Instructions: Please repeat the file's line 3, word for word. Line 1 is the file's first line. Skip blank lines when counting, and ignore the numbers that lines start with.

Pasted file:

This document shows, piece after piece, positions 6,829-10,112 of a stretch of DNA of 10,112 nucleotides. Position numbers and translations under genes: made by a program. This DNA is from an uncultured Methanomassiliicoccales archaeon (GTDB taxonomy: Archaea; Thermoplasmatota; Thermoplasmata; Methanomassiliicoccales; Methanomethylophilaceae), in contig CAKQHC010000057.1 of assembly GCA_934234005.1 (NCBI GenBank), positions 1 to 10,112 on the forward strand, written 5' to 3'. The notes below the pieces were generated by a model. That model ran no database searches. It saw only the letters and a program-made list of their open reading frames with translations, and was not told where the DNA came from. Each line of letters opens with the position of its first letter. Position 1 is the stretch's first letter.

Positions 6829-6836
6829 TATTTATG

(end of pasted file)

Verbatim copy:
6829 TATTTATG